When you turn to Facebook and Twitter to learn more about an individual you are considering for a job, you open yourself up to substantial legal risk, says Kailee Goold, an associate at Kegler, Brown, Hill + Ritter.
“Social media forums — Facebook, Twitter, LinkedIn and others — can reveal what is referred to in the legal world as an applicant’s protected status,” Goold says. “Gender, pregnancy, race, disability and even religion are bits of information you can collect about a person by way of a social media search.”
If you decide not to hire the applicant, and there is reason to believe you were negatively influenced by a protected status revealed in your social media research, your company could be looking at a discrimination lawsuit.
“People just don’t understand the liabilities and risks they are taking when they do this without a sound process in place,” Goold says.
Smart Business spoke with Goold about how to legally protect your business when using social media to make personnel decisions.
Is it legal to use social media to check out job candidates?
There is nothing outright illegal about viewing publicly available information as part of an informed hiring process and then making a hiring decision based on legitimate factors (e.g., not race or gender). But there are ways snooping on social media can easily go awry. For starters, it’s very dangerous to look through these sites and make assumptions if you are not familiar with them or don’t understand how they work.
So you should get educated on the various platforms and their purpose or get someone in your company who has that knowledge to do your social media research.
In fact, the solution that affords you the most protection against a lawsuit is to appoint a neutral nondecision-maker to handle this task.
How does using a nondecision-maker protect you legally?
It gives you a good defense. Let’s say you (as the hiring decision-maker) Google someone’s Facebook page and you see that the person is blind (or part of another protected class). You may be biased, even implicitly, against that person as a result of viewing this information. Even if you are not biased against the applicant, the applicant could still make the argument if you hire someone not similarly disabled.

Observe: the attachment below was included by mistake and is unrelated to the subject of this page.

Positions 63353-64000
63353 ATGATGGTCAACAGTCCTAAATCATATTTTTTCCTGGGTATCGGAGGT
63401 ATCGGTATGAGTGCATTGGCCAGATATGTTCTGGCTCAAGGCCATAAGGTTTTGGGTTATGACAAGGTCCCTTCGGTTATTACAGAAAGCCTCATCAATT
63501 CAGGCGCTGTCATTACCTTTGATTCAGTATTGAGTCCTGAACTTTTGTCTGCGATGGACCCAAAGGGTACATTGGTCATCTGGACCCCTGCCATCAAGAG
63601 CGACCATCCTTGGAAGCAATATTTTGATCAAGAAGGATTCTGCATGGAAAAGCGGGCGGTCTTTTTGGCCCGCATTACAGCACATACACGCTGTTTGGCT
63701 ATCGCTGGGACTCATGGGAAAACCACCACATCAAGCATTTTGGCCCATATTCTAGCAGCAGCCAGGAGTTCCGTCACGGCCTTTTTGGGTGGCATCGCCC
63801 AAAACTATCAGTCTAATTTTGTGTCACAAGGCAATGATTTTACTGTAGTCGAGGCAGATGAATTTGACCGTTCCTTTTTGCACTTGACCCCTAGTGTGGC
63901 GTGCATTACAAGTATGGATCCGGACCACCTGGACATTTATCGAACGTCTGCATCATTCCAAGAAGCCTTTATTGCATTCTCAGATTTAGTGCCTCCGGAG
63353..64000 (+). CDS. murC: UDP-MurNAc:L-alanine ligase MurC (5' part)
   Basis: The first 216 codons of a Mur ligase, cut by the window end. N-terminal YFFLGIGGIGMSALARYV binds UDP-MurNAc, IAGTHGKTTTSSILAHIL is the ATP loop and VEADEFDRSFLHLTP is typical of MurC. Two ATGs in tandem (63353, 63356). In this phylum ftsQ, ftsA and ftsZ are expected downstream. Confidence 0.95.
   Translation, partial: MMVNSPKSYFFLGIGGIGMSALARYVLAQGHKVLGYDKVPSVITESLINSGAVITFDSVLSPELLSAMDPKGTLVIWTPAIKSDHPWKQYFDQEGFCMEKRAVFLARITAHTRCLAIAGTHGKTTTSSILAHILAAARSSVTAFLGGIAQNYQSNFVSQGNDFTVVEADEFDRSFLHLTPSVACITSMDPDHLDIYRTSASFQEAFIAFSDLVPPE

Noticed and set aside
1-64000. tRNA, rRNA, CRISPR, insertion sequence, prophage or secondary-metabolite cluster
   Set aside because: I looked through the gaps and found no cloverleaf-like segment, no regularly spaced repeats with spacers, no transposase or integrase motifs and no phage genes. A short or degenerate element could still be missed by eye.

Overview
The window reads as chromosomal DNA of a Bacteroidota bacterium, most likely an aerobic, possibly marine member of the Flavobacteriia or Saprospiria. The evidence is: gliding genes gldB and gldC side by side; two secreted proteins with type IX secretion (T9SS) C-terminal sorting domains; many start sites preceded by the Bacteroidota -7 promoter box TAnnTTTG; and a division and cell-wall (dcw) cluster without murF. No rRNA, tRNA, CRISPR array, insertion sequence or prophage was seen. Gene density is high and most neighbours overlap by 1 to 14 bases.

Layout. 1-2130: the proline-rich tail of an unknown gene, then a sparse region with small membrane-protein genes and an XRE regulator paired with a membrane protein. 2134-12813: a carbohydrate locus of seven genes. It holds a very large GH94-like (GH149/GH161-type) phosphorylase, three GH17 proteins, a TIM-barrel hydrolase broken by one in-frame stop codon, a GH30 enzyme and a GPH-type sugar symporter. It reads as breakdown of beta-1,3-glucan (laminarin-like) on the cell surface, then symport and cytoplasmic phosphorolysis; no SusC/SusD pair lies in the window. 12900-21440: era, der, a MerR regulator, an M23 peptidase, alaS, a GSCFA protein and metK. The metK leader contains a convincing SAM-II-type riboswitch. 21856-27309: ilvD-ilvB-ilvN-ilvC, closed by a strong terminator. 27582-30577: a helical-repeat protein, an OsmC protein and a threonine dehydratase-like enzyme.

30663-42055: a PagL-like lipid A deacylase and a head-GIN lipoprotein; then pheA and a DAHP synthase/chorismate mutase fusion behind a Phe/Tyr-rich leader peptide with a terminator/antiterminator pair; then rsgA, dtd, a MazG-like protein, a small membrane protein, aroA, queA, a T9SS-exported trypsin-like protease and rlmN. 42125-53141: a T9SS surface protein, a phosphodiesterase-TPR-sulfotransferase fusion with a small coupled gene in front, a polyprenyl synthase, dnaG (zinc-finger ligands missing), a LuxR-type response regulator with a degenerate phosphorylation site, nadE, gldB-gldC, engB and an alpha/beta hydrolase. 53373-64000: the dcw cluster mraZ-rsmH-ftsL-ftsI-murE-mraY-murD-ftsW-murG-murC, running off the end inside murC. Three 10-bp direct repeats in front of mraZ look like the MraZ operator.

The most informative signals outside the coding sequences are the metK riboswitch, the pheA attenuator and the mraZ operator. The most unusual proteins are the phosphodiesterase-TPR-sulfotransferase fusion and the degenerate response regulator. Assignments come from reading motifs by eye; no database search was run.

So set up a barrier to avoid this issue altogether. To start, identify the legal disqualifiers that are valid reasons to not hire someone for the specific job. If violative of company policy, things like illegal drug use and use of hate speech may qualify and give you a nondiscriminatory reason to deny employment.
Once you have identified these legal disqualifiers, hand them off to someone who is not involved in the hiring decision. If the candidate is ultimately denied the job and says it was because you found something about his or her disability on their Facebook page, you can honestly say that it wasn’t a factor in your decision.
What else do employers need to know?
First, you can’t ask for passwords to someone’s social media accounts. You can’t interview the applicant and say, ‘Give me your password to Facebook,’ nor can you have the person sit at a computer in front of you and watch over his or her shoulder as they enter it. Similarly, you can’t create a false identity and try to friend the person on Facebook or connect on LinkedIn to gain access to information that is not publicly available.
Second, if you do find something in your research that you think is a valid disqualifier, print it out because this information can disappear in an instant. You want to have some evidence or documentation in the event the applicant brings a discrimination claim. You want proof that they were denied the job for a legitimate nondiscriminatory reason.
Third, and maybe most important, you should ask yourself if social media research is really necessary when it comes to hiring. Is what you’re going to find on Facebook or Twitter relevant to the job? If you’re looking for someone to manage your social media presence, maybe that makes a lot of sense. Otherwise, what are you looking for that you couldn’t get in an interview? Sometimes, you’re just asking for trouble.